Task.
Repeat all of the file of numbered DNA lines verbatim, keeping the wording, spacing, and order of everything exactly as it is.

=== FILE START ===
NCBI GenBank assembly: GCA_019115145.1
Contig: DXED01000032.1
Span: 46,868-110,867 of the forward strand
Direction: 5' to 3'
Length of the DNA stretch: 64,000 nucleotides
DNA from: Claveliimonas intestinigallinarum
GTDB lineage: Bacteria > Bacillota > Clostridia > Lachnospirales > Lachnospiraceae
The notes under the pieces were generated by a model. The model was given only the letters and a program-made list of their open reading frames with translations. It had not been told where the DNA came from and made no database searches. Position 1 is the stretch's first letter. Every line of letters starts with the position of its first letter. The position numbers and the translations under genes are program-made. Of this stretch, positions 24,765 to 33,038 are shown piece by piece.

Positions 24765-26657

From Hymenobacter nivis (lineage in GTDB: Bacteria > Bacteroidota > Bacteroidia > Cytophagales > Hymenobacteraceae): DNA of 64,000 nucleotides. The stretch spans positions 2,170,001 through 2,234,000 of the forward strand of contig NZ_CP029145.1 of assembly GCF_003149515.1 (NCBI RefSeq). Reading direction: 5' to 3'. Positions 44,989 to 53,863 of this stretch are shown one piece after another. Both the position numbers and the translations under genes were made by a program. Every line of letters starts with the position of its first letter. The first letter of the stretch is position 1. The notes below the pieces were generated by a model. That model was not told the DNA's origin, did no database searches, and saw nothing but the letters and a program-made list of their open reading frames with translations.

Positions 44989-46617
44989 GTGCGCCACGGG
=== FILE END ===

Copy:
NCBI GenBank assembly: GCA_019115145.1
Contig: DXED01000032.1
Span: 46,868-110,867 of the forward strand
Direction: 5' to 3'
Length of the DNA stretch: 64,000 nucleotides
DNA from: Claveliimonas intestinigallinarum
GTDB lineage: Bacteria > Bacillota > Clostridia > Lachnospirales > Lachnospiraceae
The notes under the pieces were generated by a model. The model was given only the letters and a program-made list of their open reading frames with translations. It had not been told where the DNA came from and made no database searches. Position 1 is the stretch's first letter. Every line of letters starts with the position of its first letter. The position numbers and the translations under genes are program-made. Of this stretch, positions 24,765 to 33,038 are shown piece by piece.

Positions 24765-26657

From Hymenobacter nivis (lineage in GTDB: Bacteria > Bacteroidota > Bacteroidia > Cytophagales > Hymenobacteraceae): DNA of 64,000 nucleotides. The stretch spans positions 2,170,001 through 2,234,000 of the forward strand of contig NZ_CP029145.1 of assembly GCF_003149515.1 (NCBI RefSeq). Reading direction: 5' to 3'. Positions 44,989 to 53,863 of this stretch are shown one piece after another. Both the position numbers and the translations under genes were made by a program. Every line of letters starts with the position of its first letter. The first letter of the stretch is position 1. The notes below the pieces were generated by a model. That model was not told the DNA's origin, did no database searches, and saw nothing but the letters and a program-made list of their open reading frames with translations.

Positions 44989-46617
44989 GTGCGCCACGGG